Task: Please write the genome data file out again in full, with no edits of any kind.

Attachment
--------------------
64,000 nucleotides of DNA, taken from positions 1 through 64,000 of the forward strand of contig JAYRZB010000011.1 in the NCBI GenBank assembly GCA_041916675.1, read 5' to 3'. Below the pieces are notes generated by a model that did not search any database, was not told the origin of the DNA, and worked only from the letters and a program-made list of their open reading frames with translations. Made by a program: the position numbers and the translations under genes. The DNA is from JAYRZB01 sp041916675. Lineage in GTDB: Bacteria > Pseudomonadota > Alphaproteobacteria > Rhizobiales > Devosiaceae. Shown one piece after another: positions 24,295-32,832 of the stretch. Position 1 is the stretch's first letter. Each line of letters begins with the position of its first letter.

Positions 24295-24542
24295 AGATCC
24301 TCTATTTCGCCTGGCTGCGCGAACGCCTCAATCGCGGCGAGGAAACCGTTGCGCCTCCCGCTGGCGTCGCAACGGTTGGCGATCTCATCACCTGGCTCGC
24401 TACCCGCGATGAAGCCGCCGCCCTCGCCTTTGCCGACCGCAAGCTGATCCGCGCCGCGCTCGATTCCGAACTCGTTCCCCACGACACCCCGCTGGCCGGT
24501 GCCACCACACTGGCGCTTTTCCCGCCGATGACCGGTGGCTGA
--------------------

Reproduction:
64,000 nucleotides of DNA, taken from positions 1 through 64,000 of the forward strand of contig JAYRZB010000011.1 in the NCBI GenBank assembly GCA_041916675.1, read 5' to 3'. Below the pieces are notes generated by a model that did not search any database, was not told the origin of the DNA, and worked only from the letters and a program-made list of their open reading frames with translations. Made by a program: the position numbers and the translations under genes. The DNA is from JAYRZB01 sp041916675. Lineage in GTDB: Bacteria > Pseudomonadota > Alphaproteobacteria > Rhizobiales > Devosiaceae. Shown one piece after another: positions 24,295-32,832 of the stretch. Position 1 is the stretch's first letter. Each line of letters begins with the position of its first letter.

Positions 24295-24542
24295 AGATCC
24301 TCTATTTCGCCTGGCTGCGCGAACGCCTCAATCGCGGCGAGGAAACCGTTGCGCCTCCCGCTGGCGTCGCAACGGTTGGCGATCTCATCACCTGGCTCGC
24401 TACCCGCGATGAAGCCGCCGCCCTCGCCTTTGCCGACCGCAAGCTGATCCGCGCCGCGCTCGATTCCGAACTCGTTCCCCACGACACCCCGCTGGCCGGT
24501 GCCACCACACTGGCGCTTTTCCCGCCGATGACCGGTGGCTGA